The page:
Heritage Guide to The Geelong College

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Mossgiel House, circa 1962.

Mossgiel House, circa 1962.

Mossgiel House located at 133 Noble St opposite Mackie Oval is the home of female boarding. It comprises the original Mossgiel House facing Noble St and the boarding facilities behind the original building.

Mossgiel retains the name of the original private family property on this site although the original main house was renamed Morongo House in 1998 to honour the College’s long association with its sister school, the Morongo Presbyterian Girls' College which closed in 1994.

The original building was owned by the Carson Family during the 1930s who commissioned renowned garden designer, Edna Walling (1895-1973) to plan their garden. Some remnants of this garden including walls, a pond and paving still exist on this site, though overgrown and disused. A copy of the original garden design is held in the School Archives - the original is held by the State Library of Victoria. Edna Walling was also involved in some of the original plantings near Mackie House.

The first title holder of the property on 28 June 1922 was Robert Smith (1881-1928), woolscourer who died on 14 July 1928. It briefly passed to his wife Eliza Caroline Smith but was then acquired by Dennys Lascelles Ltd in June 1929. It was the Smiths who named the property Mossgiel. On 10 November 1933 Mossgiel was sold to John McGill Carson of Barwon Heads, grazier. It was purchased by the School in about 1961 with the assistance of a loan of £11,000 from the Old Collegians’ Association for use as the ’new’ Rolland House. Initially, the original Mossgiel House was used for junior male boarders as Rolland House until boarding facilities were completed at the Preparatory School.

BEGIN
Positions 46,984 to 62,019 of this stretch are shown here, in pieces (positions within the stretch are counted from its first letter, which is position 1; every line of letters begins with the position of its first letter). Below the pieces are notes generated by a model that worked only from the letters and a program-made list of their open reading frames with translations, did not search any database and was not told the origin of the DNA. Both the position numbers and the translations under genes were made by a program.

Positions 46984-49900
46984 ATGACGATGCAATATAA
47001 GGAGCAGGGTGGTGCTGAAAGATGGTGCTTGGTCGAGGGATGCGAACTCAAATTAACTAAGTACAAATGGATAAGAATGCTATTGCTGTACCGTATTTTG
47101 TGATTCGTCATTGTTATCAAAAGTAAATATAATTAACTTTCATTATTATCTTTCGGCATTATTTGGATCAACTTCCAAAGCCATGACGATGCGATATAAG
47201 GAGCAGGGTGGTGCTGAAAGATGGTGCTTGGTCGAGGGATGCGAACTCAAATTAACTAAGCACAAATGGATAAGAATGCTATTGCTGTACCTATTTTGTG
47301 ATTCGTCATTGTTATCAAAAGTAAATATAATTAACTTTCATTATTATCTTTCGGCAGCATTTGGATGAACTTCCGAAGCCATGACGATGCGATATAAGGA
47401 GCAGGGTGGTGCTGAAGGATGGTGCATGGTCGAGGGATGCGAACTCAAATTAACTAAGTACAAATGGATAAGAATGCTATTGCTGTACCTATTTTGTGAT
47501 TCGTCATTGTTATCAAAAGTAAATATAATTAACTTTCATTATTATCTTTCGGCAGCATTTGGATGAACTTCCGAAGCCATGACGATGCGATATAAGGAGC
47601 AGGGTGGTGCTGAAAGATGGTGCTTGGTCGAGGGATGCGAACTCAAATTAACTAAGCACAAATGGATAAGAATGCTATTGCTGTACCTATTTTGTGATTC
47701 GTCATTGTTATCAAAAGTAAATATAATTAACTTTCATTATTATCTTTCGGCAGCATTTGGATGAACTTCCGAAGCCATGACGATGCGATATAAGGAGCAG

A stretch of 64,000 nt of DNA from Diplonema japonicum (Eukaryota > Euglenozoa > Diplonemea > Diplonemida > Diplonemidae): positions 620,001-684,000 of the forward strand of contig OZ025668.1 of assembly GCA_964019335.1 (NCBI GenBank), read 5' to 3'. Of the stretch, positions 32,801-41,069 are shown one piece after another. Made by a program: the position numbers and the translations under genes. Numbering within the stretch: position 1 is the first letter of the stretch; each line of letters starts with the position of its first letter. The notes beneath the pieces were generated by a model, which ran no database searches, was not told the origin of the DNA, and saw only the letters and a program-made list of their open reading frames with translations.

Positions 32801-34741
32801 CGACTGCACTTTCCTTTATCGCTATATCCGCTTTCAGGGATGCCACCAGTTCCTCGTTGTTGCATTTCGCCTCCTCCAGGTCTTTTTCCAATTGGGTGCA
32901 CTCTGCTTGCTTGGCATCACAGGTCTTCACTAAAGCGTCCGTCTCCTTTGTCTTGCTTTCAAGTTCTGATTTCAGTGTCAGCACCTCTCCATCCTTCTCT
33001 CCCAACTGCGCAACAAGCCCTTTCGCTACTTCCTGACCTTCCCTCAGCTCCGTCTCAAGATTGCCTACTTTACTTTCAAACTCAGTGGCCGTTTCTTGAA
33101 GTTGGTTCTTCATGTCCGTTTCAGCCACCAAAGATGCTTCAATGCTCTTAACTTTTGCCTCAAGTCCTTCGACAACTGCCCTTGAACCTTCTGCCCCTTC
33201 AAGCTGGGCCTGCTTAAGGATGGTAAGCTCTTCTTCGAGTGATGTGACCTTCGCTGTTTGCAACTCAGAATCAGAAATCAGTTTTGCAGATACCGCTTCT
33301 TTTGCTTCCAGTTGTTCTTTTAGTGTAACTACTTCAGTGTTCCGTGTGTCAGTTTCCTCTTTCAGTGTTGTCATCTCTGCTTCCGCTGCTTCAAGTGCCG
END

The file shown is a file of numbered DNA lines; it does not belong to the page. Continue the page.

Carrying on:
Further land behind Mossgiel was purchased in 1962. The unit style accommodation behind the original Mossgiel House and built as the ‘New Warrinn’ was opened on 26 March 1975 by J H Campbell and F W Elliott, past Heads of House at Warrinn. The house was also then renovated to include the medical centre, linen room, students’ laundry and two residential flats for staff. The old stables or garage were converted into boarders’ recreational facilities including a lounge.

Mossgiel Boarding Units at Dusk, 1990.

Mossgiel Boarding Units at Dusk, 1990.

The units were first occupied by male boarders but eventually became the sole domain of female boarders.

Robert Rennie Smith (1914-1978), the son of Robert Smith (1881-1928) was educated at Geelong College.

Sources: The Herald (Melbourne) 16 July 1928 p5; The Argus (Melbourne) 2 August 1955 p6; Ad Astra April 1962; Pegasus December 1962 p14.
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